Since the inception of dog registries and the shift from dogs as functional livestock, divisions have occurred. I will not add to the debate that will never end, but will expand on the differences in finding dogs for detection roles in law enforcement. You can train many dogs to perform tasks both simple and complex. However, training alone does not indicate good working aptitude.
First consider this chart we have looked at before from Coppinger and Coppinger’s DOGS- A Startling New Understanding of Canine Origin, Behavior, and Evolution.
We can clearly see we have genetically impacted motor patterns through genetic selection. Some of these motor patterns will yield higher success in law enforcement deployment than others.
Additionally, consider this research: https://link.springer.com/article/10.1186/s40575-015-0017-6
“By focusing on breeds that are derived from a common foundation but then selected for different purposes we have been able to identify a major locus underlying ability of stock dogs, represented by the Australian Working Kelpie, to effectively work in harsh environmental conditions. While stock dog breeders may be selecting primarily for traits such as stock sense and boldness, we reveal that they are favouring breeding from dogs that can focus and continue working despite the presence of environmental hazards and discomforts. This requirement is not needed for dogs accustomed to an urban lifestyle. Australian Kelpies are not usually employed in stock work. They appear to have been subjected to selection that is predominantly based on morphology rather than behaviour.”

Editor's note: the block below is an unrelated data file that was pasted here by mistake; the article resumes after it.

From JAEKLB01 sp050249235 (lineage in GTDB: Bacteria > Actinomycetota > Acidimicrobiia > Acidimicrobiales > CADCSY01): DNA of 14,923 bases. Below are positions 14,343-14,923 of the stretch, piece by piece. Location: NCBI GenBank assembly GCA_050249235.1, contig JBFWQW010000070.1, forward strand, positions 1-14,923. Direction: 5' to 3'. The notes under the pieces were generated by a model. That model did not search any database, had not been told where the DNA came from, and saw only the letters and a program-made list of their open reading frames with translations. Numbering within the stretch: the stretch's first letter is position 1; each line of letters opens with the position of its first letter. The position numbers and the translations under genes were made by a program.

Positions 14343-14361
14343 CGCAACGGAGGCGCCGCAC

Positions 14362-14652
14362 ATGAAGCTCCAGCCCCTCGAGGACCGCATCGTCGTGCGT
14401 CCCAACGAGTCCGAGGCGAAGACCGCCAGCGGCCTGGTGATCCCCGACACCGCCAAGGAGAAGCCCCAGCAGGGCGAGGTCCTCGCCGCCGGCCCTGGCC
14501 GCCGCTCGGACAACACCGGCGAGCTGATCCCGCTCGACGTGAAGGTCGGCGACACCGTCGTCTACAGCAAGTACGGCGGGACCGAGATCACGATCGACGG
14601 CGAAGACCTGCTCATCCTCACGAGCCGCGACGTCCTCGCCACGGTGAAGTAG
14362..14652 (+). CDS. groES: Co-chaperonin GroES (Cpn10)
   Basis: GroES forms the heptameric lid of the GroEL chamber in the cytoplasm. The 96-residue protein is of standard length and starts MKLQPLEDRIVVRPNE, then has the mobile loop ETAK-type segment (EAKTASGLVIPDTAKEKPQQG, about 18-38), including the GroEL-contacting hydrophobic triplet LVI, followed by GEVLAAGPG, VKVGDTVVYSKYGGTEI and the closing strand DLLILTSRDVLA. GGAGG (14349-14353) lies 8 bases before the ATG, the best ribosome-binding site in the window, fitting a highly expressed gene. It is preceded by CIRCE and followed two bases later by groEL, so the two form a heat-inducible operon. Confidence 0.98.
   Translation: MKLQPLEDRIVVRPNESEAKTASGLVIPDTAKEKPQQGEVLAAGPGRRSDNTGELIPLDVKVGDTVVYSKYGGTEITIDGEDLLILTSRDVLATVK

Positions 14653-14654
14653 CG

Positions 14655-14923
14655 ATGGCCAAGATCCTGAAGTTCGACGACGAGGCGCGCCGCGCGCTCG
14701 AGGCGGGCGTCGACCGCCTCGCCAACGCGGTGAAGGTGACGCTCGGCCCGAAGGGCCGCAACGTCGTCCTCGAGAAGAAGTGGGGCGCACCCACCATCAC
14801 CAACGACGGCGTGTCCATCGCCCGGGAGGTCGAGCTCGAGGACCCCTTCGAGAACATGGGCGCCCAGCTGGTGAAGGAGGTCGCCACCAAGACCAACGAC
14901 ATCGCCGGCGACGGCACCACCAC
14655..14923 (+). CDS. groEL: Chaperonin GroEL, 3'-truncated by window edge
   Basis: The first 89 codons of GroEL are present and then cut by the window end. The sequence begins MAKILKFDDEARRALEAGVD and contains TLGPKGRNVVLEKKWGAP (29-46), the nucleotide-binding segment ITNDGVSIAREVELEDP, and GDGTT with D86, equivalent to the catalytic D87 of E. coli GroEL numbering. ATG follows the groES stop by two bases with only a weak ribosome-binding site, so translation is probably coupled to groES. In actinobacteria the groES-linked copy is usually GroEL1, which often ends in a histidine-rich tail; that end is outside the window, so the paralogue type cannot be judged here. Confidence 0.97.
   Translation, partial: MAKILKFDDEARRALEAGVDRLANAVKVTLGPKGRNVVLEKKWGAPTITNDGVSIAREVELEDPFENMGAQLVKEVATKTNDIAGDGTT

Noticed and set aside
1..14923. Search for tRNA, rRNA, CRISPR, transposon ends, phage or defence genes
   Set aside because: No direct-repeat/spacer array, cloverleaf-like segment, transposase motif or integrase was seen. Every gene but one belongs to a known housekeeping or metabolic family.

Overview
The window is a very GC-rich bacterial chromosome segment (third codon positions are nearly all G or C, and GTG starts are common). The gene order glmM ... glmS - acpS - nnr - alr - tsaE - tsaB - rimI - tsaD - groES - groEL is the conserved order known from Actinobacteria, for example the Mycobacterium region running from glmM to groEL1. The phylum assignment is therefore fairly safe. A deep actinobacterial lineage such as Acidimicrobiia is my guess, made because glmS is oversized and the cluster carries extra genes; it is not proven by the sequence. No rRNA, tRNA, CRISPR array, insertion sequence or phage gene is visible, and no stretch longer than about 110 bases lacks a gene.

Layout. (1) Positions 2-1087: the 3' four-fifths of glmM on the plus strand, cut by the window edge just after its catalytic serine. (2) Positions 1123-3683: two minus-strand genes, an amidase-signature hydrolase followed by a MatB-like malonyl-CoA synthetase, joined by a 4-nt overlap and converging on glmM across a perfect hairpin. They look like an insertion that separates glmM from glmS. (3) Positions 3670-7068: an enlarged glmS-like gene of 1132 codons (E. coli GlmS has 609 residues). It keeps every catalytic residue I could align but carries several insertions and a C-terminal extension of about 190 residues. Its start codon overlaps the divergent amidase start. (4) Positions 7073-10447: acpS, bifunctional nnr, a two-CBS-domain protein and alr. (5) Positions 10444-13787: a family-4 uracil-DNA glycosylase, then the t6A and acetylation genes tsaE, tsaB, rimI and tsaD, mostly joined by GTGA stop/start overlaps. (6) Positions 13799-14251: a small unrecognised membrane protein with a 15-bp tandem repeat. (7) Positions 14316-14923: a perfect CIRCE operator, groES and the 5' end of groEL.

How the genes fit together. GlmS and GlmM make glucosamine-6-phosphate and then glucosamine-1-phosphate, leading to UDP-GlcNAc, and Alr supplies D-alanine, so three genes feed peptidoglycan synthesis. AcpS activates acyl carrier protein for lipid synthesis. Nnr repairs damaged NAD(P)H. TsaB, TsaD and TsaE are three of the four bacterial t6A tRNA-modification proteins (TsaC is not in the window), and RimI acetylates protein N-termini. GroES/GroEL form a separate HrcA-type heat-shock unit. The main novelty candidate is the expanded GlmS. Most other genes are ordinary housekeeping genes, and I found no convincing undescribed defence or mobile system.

So, when considering the working detection dog we must have the following:
The correct size to be functional for the task (able to access odor at height for some functions, the ability to go into tight spaces for other functions)
The correct physicality to do the work (endurance, proprioception, correct energy levels)
The developed and innate characteristics to do the work (motivation, independence, correct motor patterns, responsiveness to training)
The resilience to do the work (the ability to accommodate distraction and environmental pressure without losing motivation)
It is all too easy to see the elite nature of detection dogs responsible to provide our national security. This is why many agencies look at so many dogs to find the best. Not all dogs can be working detection dogs. To raise such a dog, you must be constantly vigilant to allow the dog to develop the traits that make a successful detection dog and elite performer.